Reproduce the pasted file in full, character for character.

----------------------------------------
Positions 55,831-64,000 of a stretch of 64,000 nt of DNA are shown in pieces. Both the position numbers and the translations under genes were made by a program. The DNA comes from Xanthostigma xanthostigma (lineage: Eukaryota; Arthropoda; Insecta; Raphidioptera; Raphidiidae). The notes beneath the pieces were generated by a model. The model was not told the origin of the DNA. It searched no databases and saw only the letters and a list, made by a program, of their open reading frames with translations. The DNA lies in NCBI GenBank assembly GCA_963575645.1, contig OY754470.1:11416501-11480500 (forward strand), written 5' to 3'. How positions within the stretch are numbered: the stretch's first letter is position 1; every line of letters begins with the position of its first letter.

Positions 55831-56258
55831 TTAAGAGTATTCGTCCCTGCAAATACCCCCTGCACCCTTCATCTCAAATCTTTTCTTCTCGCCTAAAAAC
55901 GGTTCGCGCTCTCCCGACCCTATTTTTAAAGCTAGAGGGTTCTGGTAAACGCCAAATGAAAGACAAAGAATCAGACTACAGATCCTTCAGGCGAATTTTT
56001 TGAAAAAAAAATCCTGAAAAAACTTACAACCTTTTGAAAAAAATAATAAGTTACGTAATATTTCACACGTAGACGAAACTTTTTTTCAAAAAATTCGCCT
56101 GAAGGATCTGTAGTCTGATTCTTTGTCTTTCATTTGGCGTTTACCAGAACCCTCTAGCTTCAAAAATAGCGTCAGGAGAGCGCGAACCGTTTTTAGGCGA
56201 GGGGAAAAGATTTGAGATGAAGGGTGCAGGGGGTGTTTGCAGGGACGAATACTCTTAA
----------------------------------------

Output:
Positions 55,831-64,000 of a stretch of 64,000 nt of DNA are shown in pieces. Both the position numbers and the translations under genes were made by a program. The DNA comes from Xanthostigma xanthostigma (lineage: Eukaryota; Arthropoda; Insecta; Raphidioptera; Raphidiidae). The notes beneath the pieces were generated by a model. The model was not told the origin of the DNA. It searched no databases and saw only the letters and a list, made by a program, of their open reading frames with translations. The DNA lies in NCBI GenBank assembly GCA_963575645.1, contig OY754470.1:11416501-11480500 (forward strand), written 5' to 3'. How positions within the stretch are numbered: the stretch's first letter is position 1; every line of letters begins with the position of its first letter.

Positions 55831-56258
55831 TTAAGAGTATTCGTCCCTGCAAATACCCCCTGCACCCTTCATCTCAAATCTTTTCTTCTCGCCTAAAAAC
55901 GGTTCGCGCTCTCCCGACCCTATTTTTAAAGCTAGAGGGTTCTGGTAAACGCCAAATGAAAGACAAAGAATCAGACTACAGATCCTTCAGGCGAATTTTT
56001 TGAAAAAAAAATCCTGAAAAAACTTACAACCTTTTGAAAAAAATAATAAGTTACGTAATATTTCACACGTAGACGAAACTTTTTTTCAAAAAATTCGCCT
56101 GAAGGATCTGTAGTCTGATTCTTTGTCTTTCATTTGGCGTTTACCAGAACCCTCTAGCTTCAAAAATAGCGTCAGGAGAGCGCGAACCGTTTTTAGGCGA
56201 GGGGAAAAGATTTGAGATGAAGGGTGCAGGGGGTGTTTGCAGGGACGAATACTCTTAA